The Court's analysis will begin by reviewing plaintiff's 1990 application for the position of Accounting Technician. The Vacancy Announcement stated that the minimum requirement for the position was one year of specialized experience at a GS-4 level. Plaintiff has not presented any evidence that he had the specialized experience necessary to qualify for this position. The VA credited plaintiff with 5.4 months of experience due to his college credits. However, plaintiff did not show how any of his past previous experience was directly related to the job of Accounting Technician. Moreover, even if some of plaintiff's past experience, such as maintaining payroll records, could be applied toward the "specialized experience" requirement, there is absolutely no evidence of how much time plaintiff spent performing such work. Therefore there is no basis to determine how much credit would be appropriate. As a result, plaintiff has not shown that he was a qualified applicant for the position; he has failed to make a prima facie case, and the Court finds that an inference of disparate treatment discrimination arising from the VA's rejection of his application for Accounting Technician has not been established.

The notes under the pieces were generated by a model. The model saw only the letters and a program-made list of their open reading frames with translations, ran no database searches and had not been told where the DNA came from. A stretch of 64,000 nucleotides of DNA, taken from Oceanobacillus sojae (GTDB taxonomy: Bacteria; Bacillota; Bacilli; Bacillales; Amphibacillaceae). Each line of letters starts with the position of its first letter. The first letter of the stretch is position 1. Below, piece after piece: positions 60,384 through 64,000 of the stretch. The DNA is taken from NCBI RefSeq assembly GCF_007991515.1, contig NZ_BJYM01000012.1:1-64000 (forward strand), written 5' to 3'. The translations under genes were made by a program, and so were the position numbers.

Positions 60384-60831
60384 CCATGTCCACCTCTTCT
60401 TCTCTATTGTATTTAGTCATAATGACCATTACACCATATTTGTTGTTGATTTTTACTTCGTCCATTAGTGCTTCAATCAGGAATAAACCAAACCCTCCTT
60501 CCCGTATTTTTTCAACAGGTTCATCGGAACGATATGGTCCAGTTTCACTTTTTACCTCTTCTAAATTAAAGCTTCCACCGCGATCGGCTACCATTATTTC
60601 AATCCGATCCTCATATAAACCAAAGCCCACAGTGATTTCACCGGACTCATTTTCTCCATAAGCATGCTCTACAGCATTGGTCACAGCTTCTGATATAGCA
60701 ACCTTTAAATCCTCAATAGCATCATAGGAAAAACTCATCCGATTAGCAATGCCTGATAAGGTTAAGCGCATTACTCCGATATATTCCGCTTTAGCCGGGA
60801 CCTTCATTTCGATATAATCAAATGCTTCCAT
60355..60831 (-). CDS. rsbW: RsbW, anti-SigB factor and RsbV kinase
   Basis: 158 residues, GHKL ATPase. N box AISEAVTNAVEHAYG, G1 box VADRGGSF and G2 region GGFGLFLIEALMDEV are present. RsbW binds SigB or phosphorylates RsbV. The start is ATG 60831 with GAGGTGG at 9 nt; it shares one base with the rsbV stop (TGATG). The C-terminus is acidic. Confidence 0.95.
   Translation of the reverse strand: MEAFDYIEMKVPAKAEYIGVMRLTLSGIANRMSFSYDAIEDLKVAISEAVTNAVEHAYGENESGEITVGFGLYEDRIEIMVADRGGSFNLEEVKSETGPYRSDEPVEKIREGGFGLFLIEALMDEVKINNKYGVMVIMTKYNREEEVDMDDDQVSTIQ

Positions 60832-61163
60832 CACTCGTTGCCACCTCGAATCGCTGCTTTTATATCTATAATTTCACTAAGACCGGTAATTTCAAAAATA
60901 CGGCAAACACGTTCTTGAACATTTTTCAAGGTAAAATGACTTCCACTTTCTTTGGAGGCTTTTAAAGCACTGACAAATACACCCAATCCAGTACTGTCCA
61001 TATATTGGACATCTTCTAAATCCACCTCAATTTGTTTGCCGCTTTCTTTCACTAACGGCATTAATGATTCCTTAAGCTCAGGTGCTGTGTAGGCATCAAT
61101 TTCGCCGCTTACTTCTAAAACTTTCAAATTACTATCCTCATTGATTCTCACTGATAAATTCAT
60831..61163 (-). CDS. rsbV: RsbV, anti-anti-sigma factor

In further support of his claim, however, plaintiff additionally asserts that from 1980 through 1990, the VA rejected all of his applications for fiscal-related positions thereby demonstrating an on-going practice of disparate treatment preventing him from obtaining "specialized experience" in the fiscal area. In support, plaintiff raises three different occasions where his applications or inquiries regarding openings for such positions were rejected.

Plaintiff's first application for a job in the VA's fiscal department occurred before plaintiff was employed with the VA. On August 14, 1979, plaintiff received a "Notice of Rating" from the U.S. Office of Personnel Management. This notice informed plaintiff that he would be eligible for employment as a Payroll Clerk for the next twelve months. Plaintiff thereafter applied for such a position with the VA. However, he was notified by letter dated May 22, 1980, that the VA would not consider his application because it had received an adequate number of applications from VA employees and under the VA's merit promotion program, the VA was not required to consider outside applicants.

*1189 Next, in 1984, plaintiff applied for an open position as an Accounting Technician. Plaintiff was informed by letter dated April 17, 1994, that he had not been selected for the position because he did not fulfill the experience requirement.